(directly go to documentation on : Solve, OldSolve, SuchThat, Eliminate, PSolve, MatrixSolve. )

12. Symbolic solvers

By solving one tries to find a mathematical object that meets certain criteria. This chapter documents the functions that are available to help find solutions to specific types of problems.

Solve solve an equation
OldSolve old version of Solve
SuchThat special purpose solver
Eliminate substitute and simplify
PSolve solve a polynomial equation
MatrixSolve solve a system of equations


Solve -- solve an equation

Standard library
Calling format:
Solve(eq, var)

Parameters:
eq -- equation to solve

var -- variable to solve for

Description:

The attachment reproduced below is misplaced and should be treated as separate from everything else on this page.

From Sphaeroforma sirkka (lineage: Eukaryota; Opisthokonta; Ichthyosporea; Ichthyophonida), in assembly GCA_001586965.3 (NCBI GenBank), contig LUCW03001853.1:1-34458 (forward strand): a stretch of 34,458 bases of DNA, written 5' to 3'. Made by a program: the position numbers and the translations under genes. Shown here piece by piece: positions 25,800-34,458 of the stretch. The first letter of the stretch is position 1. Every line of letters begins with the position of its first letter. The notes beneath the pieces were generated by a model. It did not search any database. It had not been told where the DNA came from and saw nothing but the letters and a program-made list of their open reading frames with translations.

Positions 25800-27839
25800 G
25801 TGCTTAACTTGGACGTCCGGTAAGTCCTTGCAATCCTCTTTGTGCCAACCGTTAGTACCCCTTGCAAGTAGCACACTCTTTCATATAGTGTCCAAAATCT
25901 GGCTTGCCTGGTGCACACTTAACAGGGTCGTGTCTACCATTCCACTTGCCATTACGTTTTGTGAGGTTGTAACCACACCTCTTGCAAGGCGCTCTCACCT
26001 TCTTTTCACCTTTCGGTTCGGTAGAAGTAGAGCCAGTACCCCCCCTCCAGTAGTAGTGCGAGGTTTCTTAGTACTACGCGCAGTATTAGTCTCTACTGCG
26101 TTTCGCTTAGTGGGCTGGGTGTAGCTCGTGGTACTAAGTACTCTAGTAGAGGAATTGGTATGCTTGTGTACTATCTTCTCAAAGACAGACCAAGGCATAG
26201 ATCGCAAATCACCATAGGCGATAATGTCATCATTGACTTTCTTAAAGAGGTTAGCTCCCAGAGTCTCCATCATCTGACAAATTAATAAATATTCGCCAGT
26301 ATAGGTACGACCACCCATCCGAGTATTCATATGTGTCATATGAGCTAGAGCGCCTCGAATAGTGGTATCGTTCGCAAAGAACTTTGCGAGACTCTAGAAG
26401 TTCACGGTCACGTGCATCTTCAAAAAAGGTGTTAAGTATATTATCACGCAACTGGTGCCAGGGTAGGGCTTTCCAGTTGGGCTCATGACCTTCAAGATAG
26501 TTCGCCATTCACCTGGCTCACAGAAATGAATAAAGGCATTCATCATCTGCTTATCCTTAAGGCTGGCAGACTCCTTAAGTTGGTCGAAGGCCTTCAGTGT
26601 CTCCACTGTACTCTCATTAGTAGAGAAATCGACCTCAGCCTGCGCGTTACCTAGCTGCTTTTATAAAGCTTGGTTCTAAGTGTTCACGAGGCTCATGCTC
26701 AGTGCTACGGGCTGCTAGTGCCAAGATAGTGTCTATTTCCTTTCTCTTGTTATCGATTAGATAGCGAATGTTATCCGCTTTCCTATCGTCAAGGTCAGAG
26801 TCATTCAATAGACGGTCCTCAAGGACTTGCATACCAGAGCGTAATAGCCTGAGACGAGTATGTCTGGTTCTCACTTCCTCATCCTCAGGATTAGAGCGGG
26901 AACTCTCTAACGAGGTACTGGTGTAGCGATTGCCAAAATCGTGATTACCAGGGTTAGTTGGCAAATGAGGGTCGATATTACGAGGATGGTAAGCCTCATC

This command tries to solve an equation. If eq does not contain the == operator, it is assumed that the user wants to solve $eq == 0$. The result is a list of equations of the form var == value, each representing a solution of the given equation. The Where operator can be used to substitute this solution in another expression. If the given equation eq does not have any solutions, or if Solve is unable to find any, then an empty list is returned.

The current implementation is far from perfect. In particular, the user should keep the following points in mind:

Examples:
First a simple example, where everything works as it should. The quadratic equation $x ^{2} + x = 0$ is solved. Then the result is checked by substituting it back in the quadratic.

In> quadratic := x^2+x;
Out> x^2+x;
In> Solve(quadratic, x);
Out> {x==0,x==(-1)};
In> quadratic Where %;
Out> {0,0};

If one tries to solve the equation $\exp \left( x\right) = \sin x$, one finds that Solve can not do this.

In> PrettyPrinter'Set("DefaultPrint");
Out> True;
In> Solve(Exp(x) == Sin(x), x);
Error: Solve'Fails: cannot solve equation Exp(x)-Sin(x) for x
Out> {};